Tuesday, July 12, 2022

SC rules, Vehicles damaged by Heavy Rains duly covered under Insurance for Flood & Inundation.

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In a remarkable judgement, the Supreme Court of India interpreted the meaning of the words 'Flood and Inundation' in an Insurance Contract.

The judgement came out in a case titled Oriental Insurance Company Ltd v M/s J K Cement Works Ltd.

The issue raised before the Court was whether these words included only damage caused by overflowing rivers, or they included damages caused by heavy rains as well.

The appeal in the case arose from the order of the National Consumer Disputes Redressal Commission.


The coal stocked by the respondent got washed away due to a heavy rain incident. The appellant herein though rejected the claim in respect of that damage by saying that the damage due to heavy rains was not covered under 'flood and inundation'.

The respondent then took the matter to the NCDRC claiming compensation to the tune of ₹1.32 crores which was allowed and the insurance company appealed to the Supreme Court.

The company in its argument submitted that 'flood' refers to the overflowing of water bodies such as rivers, ponds, lakes, etc. while 'inundation', refers to 'accumulation of water' and could thus not be applied to the present case as the coal had merely been washed off due to heavy rains.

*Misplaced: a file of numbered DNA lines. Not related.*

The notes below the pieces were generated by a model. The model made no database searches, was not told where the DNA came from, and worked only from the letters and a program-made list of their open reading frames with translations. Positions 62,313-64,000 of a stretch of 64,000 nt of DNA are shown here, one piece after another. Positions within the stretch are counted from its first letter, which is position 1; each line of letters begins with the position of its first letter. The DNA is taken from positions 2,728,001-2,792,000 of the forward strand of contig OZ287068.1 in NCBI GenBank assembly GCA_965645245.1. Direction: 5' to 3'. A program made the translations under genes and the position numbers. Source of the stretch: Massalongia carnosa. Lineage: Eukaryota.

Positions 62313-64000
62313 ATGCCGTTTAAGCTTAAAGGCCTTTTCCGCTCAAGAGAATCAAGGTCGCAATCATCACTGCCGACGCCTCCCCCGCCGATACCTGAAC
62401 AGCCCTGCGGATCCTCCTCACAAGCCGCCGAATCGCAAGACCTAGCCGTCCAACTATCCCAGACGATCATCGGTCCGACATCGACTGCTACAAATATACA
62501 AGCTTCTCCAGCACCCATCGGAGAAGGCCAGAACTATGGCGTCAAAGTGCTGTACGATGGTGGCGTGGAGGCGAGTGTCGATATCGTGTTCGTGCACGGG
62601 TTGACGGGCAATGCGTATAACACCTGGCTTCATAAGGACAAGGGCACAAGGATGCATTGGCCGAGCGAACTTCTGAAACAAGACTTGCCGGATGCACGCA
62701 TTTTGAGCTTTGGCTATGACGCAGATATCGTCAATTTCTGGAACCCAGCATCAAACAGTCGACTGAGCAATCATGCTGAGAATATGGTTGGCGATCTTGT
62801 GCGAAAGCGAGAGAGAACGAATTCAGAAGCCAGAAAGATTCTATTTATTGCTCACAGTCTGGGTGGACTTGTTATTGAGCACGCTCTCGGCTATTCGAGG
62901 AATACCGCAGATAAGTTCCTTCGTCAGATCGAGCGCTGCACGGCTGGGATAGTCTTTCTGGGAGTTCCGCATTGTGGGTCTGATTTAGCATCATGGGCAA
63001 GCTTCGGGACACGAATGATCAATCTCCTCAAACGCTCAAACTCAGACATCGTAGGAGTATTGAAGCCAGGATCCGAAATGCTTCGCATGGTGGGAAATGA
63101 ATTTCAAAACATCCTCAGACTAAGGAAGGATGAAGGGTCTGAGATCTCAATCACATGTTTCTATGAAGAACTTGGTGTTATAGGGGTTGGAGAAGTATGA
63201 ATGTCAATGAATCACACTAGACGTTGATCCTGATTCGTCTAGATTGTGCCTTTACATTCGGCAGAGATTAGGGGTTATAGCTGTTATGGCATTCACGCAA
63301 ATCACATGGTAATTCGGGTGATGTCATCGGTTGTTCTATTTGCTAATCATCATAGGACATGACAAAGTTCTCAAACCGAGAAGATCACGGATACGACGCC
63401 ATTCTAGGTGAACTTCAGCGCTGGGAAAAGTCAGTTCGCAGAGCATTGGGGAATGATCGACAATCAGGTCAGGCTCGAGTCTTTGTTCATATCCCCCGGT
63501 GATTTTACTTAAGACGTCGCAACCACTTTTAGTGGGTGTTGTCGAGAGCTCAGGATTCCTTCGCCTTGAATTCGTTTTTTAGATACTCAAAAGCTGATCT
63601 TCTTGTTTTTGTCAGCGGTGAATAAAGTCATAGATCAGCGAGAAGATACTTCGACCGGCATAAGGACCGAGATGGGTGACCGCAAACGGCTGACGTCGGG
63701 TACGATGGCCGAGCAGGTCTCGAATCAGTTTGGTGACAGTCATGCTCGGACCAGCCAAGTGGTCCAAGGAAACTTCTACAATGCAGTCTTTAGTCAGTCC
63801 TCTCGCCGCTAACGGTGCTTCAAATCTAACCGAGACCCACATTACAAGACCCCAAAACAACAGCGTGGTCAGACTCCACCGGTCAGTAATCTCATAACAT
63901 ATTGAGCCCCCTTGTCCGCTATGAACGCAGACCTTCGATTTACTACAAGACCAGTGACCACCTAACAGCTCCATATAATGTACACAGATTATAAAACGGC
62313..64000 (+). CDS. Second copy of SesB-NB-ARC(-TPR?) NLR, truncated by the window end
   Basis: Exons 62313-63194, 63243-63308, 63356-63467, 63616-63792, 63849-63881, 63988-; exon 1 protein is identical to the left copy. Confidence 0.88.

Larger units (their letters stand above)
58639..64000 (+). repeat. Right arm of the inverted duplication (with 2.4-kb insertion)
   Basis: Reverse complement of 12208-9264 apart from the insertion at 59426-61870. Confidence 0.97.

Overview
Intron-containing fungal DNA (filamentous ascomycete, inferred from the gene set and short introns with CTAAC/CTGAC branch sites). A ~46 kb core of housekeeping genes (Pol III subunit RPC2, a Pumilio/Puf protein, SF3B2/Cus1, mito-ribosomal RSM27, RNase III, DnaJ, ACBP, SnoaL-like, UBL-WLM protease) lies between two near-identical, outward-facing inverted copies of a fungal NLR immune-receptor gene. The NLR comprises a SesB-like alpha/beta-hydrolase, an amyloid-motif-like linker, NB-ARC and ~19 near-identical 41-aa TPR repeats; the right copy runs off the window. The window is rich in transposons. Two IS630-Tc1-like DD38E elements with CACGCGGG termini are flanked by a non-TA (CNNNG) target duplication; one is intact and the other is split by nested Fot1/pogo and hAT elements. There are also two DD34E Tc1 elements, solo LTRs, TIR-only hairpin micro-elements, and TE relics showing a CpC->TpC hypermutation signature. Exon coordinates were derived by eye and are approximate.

In an interesting move, the Court referred to the meanings of these words as defined in the Concise Oxford English Dictionary, Stroud's Judicial Dictionary, Black's Law Dictionary to settle the matter.

The Court on the basis of the above held that floods can be broadly divided into the following categories:

*coastal floods,

*fluvial floods (river floods), and

*pluvial floods (surface floods).

Pluvial or surface floods refers to the accumulation of water in an area because of excessive rainfall. These floods occur independently of an overflowing water body.

"Inundation" was said to be referring to both the act of overflow of water as well as the result of such overflow.

The Court concluded: 

"We have already highlighted that the terms 'flood' and 'inundation' are often used synonymously to refer to the act of overflowing of water over land that is generally dry. Therefore, the first argument of the Appellant cannot be sustained. Similarly, given our prior discussion on pluvial floods, which occur independently of a water body, it is clear that floods are not restricted to the overflow of water bodies. Thus, the second argument raised by the Appellant also lacks merit".

The Court also noted that there was no water body near the factory and thus dismissed the appeal. It said:

"where there was no risk of water from a water body overflowing onto the dry land where the coal yard was located, it could not have been the intention of the parties entering into the contract to give a restrictive meaning to the term 'flood'. Such a narrow interpretation would lead to the conclusion that the insertion of the term 'flood' was superfluous, which could not have been the case."

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